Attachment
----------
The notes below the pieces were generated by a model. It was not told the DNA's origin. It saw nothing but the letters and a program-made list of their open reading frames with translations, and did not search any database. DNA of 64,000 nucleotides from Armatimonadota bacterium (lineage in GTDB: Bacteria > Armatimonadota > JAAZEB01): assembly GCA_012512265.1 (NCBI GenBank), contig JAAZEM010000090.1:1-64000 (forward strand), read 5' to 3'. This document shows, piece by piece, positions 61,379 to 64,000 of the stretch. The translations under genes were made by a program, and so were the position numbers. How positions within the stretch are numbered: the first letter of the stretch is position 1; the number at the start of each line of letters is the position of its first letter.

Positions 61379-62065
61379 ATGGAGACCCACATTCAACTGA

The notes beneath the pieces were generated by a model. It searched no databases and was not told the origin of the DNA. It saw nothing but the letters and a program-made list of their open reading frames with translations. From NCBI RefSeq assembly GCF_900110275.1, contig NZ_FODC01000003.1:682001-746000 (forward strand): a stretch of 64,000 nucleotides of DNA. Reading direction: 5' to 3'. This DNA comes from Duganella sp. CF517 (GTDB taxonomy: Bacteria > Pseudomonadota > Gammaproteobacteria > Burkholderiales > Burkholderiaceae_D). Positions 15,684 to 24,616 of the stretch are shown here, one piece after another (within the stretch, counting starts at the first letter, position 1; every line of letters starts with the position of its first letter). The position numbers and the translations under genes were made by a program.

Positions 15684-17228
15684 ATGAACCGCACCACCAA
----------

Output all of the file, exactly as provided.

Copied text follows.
The notes below the pieces were generated by a model. It was not told the DNA's origin. It saw nothing but the letters and a program-made list of their open reading frames with translations, and did not search any database. DNA of 64,000 nucleotides from Armatimonadota bacterium (lineage in GTDB: Bacteria > Armatimonadota > JAAZEB01): assembly GCA_012512265.1 (NCBI GenBank), contig JAAZEM010000090.1:1-64000 (forward strand), read 5' to 3'. This document shows, piece by piece, positions 61,379 to 64,000 of the stretch. The translations under genes were made by a program, and so were the position numbers. How positions within the stretch are numbered: the first letter of the stretch is position 1; the number at the start of each line of letters is the position of its first letter.

Positions 61379-62065
61379 ATGGAGACCCACATTCAACTGA

The notes beneath the pieces were generated by a model. It searched no databases and was not told the origin of the DNA. It saw nothing but the letters and a program-made list of their open reading frames with translations. From NCBI RefSeq assembly GCF_900110275.1, contig NZ_FODC01000003.1:682001-746000 (forward strand): a stretch of 64,000 nucleotides of DNA. Reading direction: 5' to 3'. This DNA comes from Duganella sp. CF517 (GTDB taxonomy: Bacteria > Pseudomonadota > Gammaproteobacteria > Burkholderiales > Burkholderiaceae_D). Positions 15,684 to 24,616 of the stretch are shown here, one piece after another (within the stretch, counting starts at the first letter, position 1; every line of letters starts with the position of its first letter). The position numbers and the translations under genes were made by a program.

Positions 15684-17228
15684 ATGAACCGCACCACCAA